Yesterday, police visited a home of a blogger with a search warrant. His fate is still uncertain, he hasn’t been heard since he posted the news on his fb of the search. I was also learned that a group of police had gone to the residence of the webmaster of a very well-known website, although luckily he wasn’t there. The police apparently said they were not seeking his arrest but just wanted to invited him to talk. There were also unconfirmed report of similar incidents. All these happened as part of Cha-lerm-led efforts to, as he himself declared, shut down 200 LM websites, and he clearly kept his word that yesterday would be the “D-Day”, the start of the crackdown.
“Thaiwat” was released home after spending sometimes at the DSI. I haven’t heard yet whether any formal charge was made against him, or just “questioning”.
The government yesterday calmed fears civil rights would be threatened if it adopts a tighter monitoring system to counter anti-monarchy messages on the internet.
The proposed procurement of “a lawful interception (LI) system”, estimated at 400 million baht, was unveiled yesterday during a press briefing by a government panel to crack down on lese majeste on the internet.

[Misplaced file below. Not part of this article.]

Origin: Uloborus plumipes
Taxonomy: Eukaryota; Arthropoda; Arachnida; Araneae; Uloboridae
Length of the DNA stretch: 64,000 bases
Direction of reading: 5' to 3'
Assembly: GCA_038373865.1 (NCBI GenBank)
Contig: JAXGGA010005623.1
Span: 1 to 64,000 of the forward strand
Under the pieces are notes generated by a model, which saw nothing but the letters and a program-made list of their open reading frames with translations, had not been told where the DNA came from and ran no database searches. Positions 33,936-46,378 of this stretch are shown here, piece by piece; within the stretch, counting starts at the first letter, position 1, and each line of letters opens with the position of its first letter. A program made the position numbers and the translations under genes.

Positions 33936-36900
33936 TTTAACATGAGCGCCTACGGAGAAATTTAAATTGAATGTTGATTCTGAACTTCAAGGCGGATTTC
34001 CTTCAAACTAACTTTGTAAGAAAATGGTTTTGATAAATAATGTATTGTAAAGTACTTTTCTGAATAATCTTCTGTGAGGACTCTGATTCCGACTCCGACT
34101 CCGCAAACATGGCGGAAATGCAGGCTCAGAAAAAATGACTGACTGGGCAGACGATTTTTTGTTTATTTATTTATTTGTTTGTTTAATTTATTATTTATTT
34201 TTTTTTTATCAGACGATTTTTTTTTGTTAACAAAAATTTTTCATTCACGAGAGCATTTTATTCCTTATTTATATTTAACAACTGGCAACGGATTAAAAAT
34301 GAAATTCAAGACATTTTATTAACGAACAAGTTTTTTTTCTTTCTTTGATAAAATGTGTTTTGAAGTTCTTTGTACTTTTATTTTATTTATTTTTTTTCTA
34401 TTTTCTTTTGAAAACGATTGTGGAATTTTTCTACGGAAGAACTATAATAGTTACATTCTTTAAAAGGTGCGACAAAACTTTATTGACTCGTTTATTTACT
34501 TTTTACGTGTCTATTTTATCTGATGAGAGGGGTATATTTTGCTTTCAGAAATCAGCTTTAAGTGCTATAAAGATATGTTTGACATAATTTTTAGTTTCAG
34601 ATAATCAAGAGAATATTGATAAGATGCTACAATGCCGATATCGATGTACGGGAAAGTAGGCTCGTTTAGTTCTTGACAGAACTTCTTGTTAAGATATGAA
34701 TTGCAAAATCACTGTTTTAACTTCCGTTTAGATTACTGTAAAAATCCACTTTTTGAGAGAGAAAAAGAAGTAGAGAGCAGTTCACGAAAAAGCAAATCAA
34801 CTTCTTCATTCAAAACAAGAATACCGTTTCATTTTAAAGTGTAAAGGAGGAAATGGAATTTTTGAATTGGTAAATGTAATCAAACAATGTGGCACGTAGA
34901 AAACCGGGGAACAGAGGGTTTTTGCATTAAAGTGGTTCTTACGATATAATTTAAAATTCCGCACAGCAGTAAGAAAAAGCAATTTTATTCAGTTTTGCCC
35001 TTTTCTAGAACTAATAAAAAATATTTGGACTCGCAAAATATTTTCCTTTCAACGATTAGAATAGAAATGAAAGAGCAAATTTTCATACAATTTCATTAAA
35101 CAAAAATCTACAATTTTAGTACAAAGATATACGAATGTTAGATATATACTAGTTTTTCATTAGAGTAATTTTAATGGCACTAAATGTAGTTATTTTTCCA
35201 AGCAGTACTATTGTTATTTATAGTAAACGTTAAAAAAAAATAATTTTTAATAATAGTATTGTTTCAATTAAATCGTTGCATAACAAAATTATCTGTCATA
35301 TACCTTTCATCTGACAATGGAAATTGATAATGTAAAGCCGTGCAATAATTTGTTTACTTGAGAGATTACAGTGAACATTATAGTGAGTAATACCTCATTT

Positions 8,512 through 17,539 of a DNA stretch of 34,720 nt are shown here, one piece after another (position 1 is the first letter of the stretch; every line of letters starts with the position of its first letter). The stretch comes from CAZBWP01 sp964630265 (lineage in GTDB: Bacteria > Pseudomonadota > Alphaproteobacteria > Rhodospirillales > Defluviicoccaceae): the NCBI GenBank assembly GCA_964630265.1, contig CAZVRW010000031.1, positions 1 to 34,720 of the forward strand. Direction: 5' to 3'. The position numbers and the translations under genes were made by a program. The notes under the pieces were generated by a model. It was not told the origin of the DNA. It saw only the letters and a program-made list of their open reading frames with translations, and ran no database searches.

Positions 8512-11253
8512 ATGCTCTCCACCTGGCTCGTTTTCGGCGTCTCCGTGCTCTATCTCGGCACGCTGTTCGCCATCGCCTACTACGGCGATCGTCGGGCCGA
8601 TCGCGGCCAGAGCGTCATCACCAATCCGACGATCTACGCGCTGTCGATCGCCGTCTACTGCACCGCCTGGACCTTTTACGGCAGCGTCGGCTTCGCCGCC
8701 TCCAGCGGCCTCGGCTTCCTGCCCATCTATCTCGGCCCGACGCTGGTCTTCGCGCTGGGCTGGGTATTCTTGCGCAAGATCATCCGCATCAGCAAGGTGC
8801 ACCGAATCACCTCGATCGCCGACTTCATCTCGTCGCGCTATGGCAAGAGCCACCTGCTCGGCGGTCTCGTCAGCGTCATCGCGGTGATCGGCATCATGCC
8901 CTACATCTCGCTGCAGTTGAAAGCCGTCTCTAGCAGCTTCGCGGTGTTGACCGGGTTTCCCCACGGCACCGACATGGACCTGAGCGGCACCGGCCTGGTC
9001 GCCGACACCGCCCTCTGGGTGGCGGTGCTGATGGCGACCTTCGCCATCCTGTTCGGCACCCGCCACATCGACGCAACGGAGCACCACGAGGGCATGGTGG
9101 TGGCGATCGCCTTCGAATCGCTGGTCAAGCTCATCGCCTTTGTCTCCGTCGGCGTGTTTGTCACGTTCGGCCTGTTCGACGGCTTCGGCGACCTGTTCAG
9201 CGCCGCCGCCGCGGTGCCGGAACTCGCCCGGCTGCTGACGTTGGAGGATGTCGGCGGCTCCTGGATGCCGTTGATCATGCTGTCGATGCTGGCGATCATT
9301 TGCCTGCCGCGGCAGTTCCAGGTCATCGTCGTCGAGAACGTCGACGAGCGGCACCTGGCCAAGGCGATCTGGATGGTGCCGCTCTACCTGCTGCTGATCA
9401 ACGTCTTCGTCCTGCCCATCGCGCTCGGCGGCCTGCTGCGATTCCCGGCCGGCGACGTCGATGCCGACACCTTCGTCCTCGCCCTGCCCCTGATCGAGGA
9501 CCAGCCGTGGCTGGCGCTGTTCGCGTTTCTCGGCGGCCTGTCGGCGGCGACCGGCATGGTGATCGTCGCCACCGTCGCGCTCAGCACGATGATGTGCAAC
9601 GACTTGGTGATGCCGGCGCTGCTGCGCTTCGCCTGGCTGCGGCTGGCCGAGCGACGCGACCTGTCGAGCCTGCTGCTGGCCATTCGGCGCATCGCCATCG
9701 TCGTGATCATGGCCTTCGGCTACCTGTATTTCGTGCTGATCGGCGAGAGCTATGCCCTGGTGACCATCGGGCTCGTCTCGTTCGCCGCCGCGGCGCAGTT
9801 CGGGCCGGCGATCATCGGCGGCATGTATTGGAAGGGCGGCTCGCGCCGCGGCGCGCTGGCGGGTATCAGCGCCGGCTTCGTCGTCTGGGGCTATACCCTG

The panel was headed by Deputy Prime Minister Chalerm Yubamrung.
Pol Col Siripong Timula, deputy commander of Technology Crime Suppression Division, assured that the LI system would not be used extensively, but would be allowed by a court order.
“To curb anxiety, I’d like to stress that the system must be applied under the law, which means it must be approved by a court. So there is no need to fear violations of rights,” he said.
Mr Chalerm said Wednesday the procurement of the LI system was proof that the government and his committee were taking the issue seriously.
Here is an excerpt from the Wiki page:
To prevent investigations’ being compromised, LI systems may be designed in a manner that hides the interception from the telecommunications operator concerned. This is a requirement in some jurisdictions.
To ensure systematic procedures for carrying out interception, while also lowering the costs of interception solutions, industry groups and government agencies worldwide have attempted to standardize the technical processes behind lawful interception. One organization, ETSI, has been a major driver in lawful interception standards not only for Europe, but worldwide.
This architecture attempts to define a systematic and extensible means by which network operators and law enforcement agents (LEAs) can interact, especially as networks grow in sophistication and scope of services. Note this architecture applies to not only “traditional” wireline and wireless voice calls, but to IP-based services such as Voice over IP, email, instant messaging, etc. The architecture is now applied worldwide (in some cases with slight variations in terminology), including in the United States in the context of CALEA conformance. Three stages are called for in the architecture: